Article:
What I am about to share is not frustrating because of the comment I received on Facebook.
Nor was it frustrating that the person who made the comment thinks I was wrong.
What’s frustrating is that if only people listened, they would have made a ton of money.
Let me explain. Yesterday I got this comment on Facebook:
Yes, I predicted that gold and silver would go up.
Not because of the debt.
Not because of the news cycle.
Not because of the pandemic.
It was because of the price chart.
And as you probably already know, we made a pretty penny from the U.S. dollar losing value against GBP, JPY, and Silver.
The Silver trade alone made one of my Elite members over $100,000 (email me for proof).
So, when Rinze told me that “Since last Friday the gold price went down” after I said it was going to go up weeks ago…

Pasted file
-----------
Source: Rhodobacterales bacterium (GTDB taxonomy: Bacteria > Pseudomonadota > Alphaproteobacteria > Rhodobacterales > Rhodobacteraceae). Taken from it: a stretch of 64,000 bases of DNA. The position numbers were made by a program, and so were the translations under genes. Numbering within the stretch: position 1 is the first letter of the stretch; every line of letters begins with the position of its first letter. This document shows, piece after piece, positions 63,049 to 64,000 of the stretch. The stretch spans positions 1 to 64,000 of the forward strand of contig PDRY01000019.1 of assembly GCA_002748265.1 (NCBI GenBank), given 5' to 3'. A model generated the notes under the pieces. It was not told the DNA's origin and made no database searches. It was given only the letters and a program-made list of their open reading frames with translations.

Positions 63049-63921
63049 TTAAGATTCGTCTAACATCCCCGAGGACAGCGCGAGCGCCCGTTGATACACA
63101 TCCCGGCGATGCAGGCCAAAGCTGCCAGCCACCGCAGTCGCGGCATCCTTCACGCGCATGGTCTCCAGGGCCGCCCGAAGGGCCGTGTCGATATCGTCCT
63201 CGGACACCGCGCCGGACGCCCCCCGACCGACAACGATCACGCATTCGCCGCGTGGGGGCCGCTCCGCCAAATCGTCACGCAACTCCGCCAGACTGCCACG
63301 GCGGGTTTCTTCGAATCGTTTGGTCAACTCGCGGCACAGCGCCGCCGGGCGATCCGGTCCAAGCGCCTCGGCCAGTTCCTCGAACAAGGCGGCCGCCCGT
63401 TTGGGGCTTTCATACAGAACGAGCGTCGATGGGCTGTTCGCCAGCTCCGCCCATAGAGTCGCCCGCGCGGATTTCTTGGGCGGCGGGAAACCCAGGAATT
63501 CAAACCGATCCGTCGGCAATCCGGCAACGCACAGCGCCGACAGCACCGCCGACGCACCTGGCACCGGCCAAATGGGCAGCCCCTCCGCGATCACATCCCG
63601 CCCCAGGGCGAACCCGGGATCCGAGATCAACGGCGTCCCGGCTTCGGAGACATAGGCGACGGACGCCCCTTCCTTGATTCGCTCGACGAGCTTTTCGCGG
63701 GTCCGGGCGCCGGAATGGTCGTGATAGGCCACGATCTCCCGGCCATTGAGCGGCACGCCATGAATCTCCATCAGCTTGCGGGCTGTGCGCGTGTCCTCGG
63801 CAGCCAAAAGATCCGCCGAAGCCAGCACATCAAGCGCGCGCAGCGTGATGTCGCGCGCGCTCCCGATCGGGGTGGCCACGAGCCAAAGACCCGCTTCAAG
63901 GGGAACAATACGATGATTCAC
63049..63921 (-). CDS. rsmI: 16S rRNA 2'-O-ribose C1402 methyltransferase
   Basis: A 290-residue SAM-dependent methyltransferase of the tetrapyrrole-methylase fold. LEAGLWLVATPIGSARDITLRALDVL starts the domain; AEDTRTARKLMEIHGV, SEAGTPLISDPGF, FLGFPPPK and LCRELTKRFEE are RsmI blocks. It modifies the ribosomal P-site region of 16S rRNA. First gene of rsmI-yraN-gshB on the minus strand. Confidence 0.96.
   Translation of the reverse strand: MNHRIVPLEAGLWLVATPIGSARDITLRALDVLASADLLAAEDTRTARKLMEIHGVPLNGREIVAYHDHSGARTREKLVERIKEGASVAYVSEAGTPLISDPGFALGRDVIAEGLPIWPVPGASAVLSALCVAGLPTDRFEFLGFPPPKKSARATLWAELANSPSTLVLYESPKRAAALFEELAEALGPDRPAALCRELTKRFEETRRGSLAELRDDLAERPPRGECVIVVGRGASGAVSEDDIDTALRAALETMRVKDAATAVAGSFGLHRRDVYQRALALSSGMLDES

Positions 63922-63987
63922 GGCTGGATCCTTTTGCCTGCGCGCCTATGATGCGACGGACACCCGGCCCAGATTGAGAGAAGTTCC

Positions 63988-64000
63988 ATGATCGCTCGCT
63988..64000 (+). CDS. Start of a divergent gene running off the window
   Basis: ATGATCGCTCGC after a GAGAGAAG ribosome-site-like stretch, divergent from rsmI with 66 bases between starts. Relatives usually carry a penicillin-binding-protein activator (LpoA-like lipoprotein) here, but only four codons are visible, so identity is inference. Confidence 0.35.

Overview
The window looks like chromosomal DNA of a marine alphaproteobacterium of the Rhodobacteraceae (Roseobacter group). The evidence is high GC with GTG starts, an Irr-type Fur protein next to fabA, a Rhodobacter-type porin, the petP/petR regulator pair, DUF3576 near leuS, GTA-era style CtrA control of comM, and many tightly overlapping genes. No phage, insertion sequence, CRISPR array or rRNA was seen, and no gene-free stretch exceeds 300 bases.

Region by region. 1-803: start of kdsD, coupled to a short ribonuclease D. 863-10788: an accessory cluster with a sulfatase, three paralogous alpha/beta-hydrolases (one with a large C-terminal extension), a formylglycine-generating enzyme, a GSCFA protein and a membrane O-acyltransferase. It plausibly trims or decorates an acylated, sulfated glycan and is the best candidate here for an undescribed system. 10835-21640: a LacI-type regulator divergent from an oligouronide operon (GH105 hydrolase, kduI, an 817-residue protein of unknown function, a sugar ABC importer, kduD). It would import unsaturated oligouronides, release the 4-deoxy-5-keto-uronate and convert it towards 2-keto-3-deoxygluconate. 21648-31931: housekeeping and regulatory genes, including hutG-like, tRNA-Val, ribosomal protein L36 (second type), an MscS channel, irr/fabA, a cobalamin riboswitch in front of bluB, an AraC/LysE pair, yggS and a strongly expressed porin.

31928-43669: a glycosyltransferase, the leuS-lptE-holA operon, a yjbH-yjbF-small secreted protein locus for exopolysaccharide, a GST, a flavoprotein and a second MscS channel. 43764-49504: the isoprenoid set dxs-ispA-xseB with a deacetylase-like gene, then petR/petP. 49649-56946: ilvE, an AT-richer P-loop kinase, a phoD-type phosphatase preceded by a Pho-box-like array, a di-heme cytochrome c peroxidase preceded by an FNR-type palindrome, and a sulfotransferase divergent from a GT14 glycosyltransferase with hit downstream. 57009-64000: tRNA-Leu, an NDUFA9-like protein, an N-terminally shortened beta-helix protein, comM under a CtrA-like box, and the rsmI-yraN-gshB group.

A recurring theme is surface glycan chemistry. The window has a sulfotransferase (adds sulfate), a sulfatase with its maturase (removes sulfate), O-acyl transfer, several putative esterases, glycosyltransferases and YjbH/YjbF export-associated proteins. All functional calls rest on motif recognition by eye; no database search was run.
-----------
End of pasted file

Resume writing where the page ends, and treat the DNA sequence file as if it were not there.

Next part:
It rubbed me the wrong way.
Because this week, I made a killing shorting Gold.
On Monday, August 11th, I sent the following email to my Elite members.
A few hours after the email was sent, Gold did indeed drop, and I made $135,000.
The price action I used to make this trade was first tested by Caginalp and Laurent in 1998.
On page 190 of the scientific journal called Applied Mathematical Finance they show a slight variation of this exact entry:
And just like that, 22 years later, this exact same entry produced another winning trade.
In fact, according to the research, this entry type has the potential to give you a 202-259% to return on your initial investment.
It frustrates me – beyond belief – that people are so wedded to their opinions that they fail to see the big picture.
Price is king.
And just because I said Gold was going to go up, doesn’t mean I won’t change my mind and take a quick $135,000 out of the market on the short side.
If price tells me something, I listen. My opinion a few days or weeks ago doesn’t count.
Trade the market that’s in front of you.
Study I referenced:
Caginalp, G. ; Laurent, H. Mathematics Department, University of Pittsburgh, Pittsburgh, PA 15260, USA. Applied mathematical finance. Vol. 5.1998, 3/4, p. 181–205. 1998